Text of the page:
Medicaid and CHIP Flexibility Can Help Safeguard Americans during the COVID-19 Crisis
Medicaid and the Children’s Health Insurance Program (CHIP) provide crucial comprehensive health coverage to more than 71 million adults and children. As the COVID-19 pandemic spreads, many more will become eligible for the programs as job losses and decreased work hours cause incomes to fall.
In this unprecedented time, state and federal governments must maximize their use of statutory and regulatory flexibility to streamline eligibility and enrollment procedures, facilitate coverage retention, and open up access to care for people who are insured by, or become eligible for, these indispensable health care safety net programs.
Federal efforts, such as the recently passed Families First Coronavirus Response Act, can help reduce cost burdens for Medicaid and CHIP enrollees by covering virus testing without cost sharing. The legislation also increases the federal Medicaid matching rate, thus relieving states of some of the cost burdens of increasing enrollment and health care use.
Even without additional federal action, states can ease the burdens for those attempting to enroll in, renew, and use Medicaid or CHIP by taking advantage of flexibility allowed under current law. Resources from the Centers for Medicare & Medicaid Services (CMS), such as the Disaster Response Toolkit and other guidelines (PDF), lay out numerous options for states.
Below are strategies that could help states safeguard vulnerable Americans’ health care during the COVID-19 crisis.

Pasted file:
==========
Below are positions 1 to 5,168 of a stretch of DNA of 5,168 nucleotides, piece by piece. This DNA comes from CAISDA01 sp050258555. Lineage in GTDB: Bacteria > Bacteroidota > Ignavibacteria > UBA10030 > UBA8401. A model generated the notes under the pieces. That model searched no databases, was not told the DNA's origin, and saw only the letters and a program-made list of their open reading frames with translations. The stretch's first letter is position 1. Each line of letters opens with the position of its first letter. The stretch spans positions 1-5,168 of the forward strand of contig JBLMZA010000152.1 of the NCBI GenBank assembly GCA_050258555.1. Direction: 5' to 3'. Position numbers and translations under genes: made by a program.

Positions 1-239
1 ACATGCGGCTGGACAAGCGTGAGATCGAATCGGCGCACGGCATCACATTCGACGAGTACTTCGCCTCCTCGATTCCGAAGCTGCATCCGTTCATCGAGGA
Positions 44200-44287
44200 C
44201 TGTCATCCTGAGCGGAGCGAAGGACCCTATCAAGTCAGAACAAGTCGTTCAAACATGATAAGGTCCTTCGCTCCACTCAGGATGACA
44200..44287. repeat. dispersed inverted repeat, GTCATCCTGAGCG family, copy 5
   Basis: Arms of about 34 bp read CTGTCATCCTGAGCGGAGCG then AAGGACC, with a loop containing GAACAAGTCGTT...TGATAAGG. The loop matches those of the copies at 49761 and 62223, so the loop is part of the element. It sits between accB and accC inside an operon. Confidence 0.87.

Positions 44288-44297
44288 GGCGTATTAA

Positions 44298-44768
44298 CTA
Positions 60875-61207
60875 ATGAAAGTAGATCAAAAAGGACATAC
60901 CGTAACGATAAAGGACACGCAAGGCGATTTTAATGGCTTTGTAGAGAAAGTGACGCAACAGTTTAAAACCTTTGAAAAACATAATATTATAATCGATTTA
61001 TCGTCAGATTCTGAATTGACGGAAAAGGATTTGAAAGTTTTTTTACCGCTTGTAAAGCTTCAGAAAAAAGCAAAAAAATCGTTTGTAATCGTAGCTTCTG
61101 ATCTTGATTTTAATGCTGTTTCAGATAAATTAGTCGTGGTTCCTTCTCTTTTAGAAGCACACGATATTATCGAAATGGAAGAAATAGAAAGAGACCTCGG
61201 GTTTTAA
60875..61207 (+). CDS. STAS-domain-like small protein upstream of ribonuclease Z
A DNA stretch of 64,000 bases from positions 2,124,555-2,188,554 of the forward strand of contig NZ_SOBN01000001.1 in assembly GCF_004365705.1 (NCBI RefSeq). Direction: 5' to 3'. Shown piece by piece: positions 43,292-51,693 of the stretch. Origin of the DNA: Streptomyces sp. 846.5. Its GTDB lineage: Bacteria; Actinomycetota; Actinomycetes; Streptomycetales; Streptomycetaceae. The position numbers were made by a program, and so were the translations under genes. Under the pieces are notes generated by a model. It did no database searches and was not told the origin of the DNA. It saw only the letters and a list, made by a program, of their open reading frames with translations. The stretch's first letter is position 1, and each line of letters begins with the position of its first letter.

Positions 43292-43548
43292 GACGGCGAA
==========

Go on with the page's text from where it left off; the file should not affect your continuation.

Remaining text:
To increase state flexibility:
Take advantage of waiver options. As they did in previous crises—such as the 9/11 terrorist attacks, Hurricane Katrina, and the Flint water crisis—states can obtain Section 1115 waivers to expand coverage to people not otherwise eligible for Medicaid, streamline applications and eligibility verification, temporarily suspend or delay renewals of existing coverage, waive cost sharing, and expand benefits for targeted groups.
After 9/11, New York implemented higher income thresholds, broader immigrant eligibility rules, and a simplified application process to enroll nearly 350,000 people in Disaster Relief Medicaid.
Now that a national emergency has been declared, states can obtain Section 1135 waivers (PDF) to waive or modify certain Medicaid and CHIP requirements and ensure that sufficient health care services are available to meet enrollees’ needs.
For example, Arizona recently requested waiver authority to suspend cost sharing and premium payments during this crisis.
To streamline Medicaid and CHIP enrollment and ensure continuous coverage:
Expand outreach promoting the availability of Medicaid and CHIP coverage and the ability to apply online and by phone. Reductions in outreach and consumer assistance funding under the Trump administration mean that many potential enrollees may be unaware of subsidized coverage options, especially those who may become newly eligible.
But states could invest in outreach campaigns and use existing outreach tools to inform families of subsidized coverage availability even when they are isolated at home. Communicating about and expanding the use of online and phone applications could promote enrollment among those needing coverage. Research indicates that half of all applications are submitted online in the median state (PDF), but this varies widely across states, suggesting room for improvement in many communities.